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Friday, November 07, 2008

Iraq War scorecard

empezando a pelear by bdebaca from flickr (CC-NC-SA)
The Iraq War isn't over yet. Wars in the Middle East have nasty tendency of being long, bloody, and reigniting long after everybody thought they're done. However I would be really surprised if anyone moved between the losers and winners part of the scorecard. So let's go.


  • Saddam Hussein and Baath Party - before the war they had a safe grip on a failed country. If they could somehow get the world to add enough loopholes to the sanctions that would be plenty of money and power. Now they're all dead or broke and powerless.
  • American economy - war spending so far has been $550 billion, with new $12 billion being spent every month. That's not even close to the total cost, as the war is fought on borrowed money. According to study by Nobel Prize winner Joseph Stiglitz total cost of war in Iraq together with interest is around $3 trillion. That's $10,000 per person or over four Wall Street bailouts. This massive debt was undoubtedly one of the main triggers of financial system collapse and global recession, and is massively larger than subprime mortgages and other small failures. It wasn't the first war that bankrupted a country, and it won't be the last one.
  • George Bush and Republican Party - before failures in Iraq and economic collapse caused by this and other economic failures (massive deficits, irresponsible deregulation, procyclical monetary policy) nothing even suggested they were heading towards their greatest electoral failure ever. In spite of four years of Bush 2004 elections were a huge success and Democratic Party wasn't able to offer any attractive alternative to the voters. If it wasn't for failures in Iraq and resulting economic collapse Republican Party would most likely still be in power.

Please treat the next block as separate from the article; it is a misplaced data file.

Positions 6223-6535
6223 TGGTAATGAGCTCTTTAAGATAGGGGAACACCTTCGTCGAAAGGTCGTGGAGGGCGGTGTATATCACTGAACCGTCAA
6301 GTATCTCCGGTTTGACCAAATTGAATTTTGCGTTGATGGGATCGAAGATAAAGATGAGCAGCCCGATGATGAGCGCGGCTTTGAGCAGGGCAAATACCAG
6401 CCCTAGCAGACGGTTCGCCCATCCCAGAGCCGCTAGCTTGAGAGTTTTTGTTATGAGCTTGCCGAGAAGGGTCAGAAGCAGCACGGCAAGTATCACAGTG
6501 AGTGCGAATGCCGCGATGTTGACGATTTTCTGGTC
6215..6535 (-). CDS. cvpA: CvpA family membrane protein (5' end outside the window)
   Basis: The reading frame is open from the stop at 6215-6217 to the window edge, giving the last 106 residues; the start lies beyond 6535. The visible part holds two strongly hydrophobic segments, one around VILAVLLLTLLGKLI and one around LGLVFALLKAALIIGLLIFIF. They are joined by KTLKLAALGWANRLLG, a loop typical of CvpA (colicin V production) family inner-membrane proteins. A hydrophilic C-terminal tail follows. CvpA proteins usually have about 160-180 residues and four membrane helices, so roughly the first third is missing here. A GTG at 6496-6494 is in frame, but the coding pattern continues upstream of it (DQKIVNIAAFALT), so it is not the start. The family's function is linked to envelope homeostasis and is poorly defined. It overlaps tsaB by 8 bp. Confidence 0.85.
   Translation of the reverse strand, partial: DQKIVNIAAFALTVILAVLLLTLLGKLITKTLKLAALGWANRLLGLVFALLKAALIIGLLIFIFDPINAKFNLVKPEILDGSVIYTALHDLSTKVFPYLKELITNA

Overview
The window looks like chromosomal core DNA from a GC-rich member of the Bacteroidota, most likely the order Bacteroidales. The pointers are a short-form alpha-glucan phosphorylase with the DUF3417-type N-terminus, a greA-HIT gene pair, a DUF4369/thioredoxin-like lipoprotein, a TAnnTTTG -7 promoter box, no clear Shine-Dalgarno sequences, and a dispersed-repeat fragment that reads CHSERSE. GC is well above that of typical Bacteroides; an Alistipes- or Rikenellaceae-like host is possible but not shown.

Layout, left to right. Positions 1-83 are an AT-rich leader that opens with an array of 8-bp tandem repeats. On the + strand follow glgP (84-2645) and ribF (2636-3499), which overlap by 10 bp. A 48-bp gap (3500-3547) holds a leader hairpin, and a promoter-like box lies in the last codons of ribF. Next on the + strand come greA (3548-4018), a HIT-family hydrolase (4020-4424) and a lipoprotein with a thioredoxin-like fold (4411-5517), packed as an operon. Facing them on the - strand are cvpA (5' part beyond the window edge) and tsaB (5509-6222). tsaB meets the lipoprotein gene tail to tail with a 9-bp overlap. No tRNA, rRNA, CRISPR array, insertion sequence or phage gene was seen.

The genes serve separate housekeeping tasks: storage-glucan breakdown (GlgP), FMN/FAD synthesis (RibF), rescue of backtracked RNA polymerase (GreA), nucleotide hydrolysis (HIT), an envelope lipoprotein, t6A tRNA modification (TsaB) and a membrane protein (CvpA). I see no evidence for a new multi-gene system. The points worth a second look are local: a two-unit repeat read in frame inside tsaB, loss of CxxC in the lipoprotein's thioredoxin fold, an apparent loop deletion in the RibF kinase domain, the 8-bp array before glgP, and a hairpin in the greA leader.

• People of Iraq - political rights improved, as Iraqis can now vote (along tribal and religious lines) and have access to independent media, but that's small conciliation for death of 650,000 - 1,200,000 people, 4,700,000 people losing their homes, religious persecution of minorities, gays, women, people from the wrong tribe, and everybody with bad luck.
  • United States of America - the war crushed their economy, proved their military completely incapable of running a successful occupation (but very capable of destroying conventional army in a conventional war), and completely ruined their reputation and international standing. Americans don't understand the soft power, but EU managed to annex Central Europe this way, and Chinese are going to use it to build their global dominance.


All enemies of America were big winners of the war.
  • Iran - it's always nice to see your two biggest enemies - Saddam Hussein and USA - butchering each other. Religious Shiite government of Iraq is rather friendly towards Iran, and after USA got burned they lost a lot of power and influence in the Middle East. Other world powers like EU, China, India and Russia are much more friendly to Iran than USA was, so multipolar world is definitely in Iranian best interest. It's quite likely now that the new American administration will pursue normalization.